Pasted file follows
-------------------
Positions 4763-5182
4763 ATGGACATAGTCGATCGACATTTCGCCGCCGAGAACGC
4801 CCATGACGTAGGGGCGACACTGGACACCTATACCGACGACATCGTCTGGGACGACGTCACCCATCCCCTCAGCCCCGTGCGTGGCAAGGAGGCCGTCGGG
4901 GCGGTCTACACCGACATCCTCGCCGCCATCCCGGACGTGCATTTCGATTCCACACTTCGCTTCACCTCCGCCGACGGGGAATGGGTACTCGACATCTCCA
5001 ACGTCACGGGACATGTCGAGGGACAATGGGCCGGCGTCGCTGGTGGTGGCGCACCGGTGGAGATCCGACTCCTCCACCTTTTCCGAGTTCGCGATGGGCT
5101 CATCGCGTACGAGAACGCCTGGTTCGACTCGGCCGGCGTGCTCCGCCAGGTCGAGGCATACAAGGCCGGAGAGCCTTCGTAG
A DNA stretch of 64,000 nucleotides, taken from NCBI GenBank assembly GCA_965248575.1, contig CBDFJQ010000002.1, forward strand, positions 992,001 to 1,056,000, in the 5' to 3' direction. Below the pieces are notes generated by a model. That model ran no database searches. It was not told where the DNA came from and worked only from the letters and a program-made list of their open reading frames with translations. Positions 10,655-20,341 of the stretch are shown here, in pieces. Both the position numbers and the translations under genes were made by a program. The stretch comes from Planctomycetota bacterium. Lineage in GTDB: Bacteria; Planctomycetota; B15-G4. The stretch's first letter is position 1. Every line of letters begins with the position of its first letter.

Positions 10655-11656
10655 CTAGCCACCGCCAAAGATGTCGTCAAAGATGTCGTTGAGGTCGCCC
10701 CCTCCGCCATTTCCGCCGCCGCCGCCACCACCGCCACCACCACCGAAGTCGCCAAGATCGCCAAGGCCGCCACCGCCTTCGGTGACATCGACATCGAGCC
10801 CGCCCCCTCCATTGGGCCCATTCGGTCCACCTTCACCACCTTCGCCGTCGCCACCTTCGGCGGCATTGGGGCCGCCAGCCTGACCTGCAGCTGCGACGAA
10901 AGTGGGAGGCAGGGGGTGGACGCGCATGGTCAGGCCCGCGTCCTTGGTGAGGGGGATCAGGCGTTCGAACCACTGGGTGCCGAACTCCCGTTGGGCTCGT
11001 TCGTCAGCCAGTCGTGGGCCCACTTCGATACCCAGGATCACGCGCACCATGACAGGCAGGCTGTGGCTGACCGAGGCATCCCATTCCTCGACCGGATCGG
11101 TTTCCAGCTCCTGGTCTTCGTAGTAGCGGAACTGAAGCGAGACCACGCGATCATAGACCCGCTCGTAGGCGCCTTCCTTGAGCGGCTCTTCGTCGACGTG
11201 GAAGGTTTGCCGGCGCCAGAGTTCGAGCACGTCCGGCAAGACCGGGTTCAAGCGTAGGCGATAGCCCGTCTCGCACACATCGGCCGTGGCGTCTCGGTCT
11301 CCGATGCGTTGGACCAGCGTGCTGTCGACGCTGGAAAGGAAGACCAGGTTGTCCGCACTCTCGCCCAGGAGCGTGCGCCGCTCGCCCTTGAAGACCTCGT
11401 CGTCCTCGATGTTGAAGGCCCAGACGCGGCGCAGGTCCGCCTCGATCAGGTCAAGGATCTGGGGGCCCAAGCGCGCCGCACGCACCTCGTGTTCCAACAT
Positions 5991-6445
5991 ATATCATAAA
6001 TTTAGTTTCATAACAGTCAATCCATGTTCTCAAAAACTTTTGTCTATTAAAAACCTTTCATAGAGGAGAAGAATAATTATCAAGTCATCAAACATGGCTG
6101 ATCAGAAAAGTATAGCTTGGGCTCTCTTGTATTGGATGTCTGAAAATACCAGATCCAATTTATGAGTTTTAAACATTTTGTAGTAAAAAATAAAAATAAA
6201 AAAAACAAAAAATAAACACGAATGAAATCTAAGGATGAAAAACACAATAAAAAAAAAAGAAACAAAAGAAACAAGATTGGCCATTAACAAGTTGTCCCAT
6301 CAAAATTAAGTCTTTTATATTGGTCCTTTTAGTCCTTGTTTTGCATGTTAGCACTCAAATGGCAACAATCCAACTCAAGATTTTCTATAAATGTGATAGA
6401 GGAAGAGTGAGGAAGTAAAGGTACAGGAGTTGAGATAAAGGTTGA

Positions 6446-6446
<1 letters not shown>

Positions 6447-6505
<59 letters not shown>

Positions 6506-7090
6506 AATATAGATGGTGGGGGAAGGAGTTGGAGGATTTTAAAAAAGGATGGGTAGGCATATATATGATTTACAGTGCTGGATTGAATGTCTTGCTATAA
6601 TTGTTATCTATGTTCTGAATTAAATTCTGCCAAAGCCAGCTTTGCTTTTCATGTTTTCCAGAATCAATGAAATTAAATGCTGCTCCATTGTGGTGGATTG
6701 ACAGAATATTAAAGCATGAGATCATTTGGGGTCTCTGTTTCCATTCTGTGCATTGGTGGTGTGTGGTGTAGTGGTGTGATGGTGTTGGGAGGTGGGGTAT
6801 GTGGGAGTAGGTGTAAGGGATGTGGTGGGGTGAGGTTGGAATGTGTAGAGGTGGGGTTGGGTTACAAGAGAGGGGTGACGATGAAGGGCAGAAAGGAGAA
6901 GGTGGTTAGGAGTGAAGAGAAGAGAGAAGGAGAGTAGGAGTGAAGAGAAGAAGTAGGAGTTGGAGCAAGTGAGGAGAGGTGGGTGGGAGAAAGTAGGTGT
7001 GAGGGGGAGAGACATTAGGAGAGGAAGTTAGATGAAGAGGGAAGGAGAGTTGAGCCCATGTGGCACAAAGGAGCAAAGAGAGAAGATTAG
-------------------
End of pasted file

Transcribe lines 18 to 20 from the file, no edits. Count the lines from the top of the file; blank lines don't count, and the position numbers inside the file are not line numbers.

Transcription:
Positions 5991-6445
5991 ATATCATAAA
6001 TTTAGTTTCATAACAGTCAATCCATGTTCTCAAAAACTTTTGTCTATTAAAAACCTTTCATAGAGGAGAAGAATAATTATCAAGTCATCAAACATGGCTG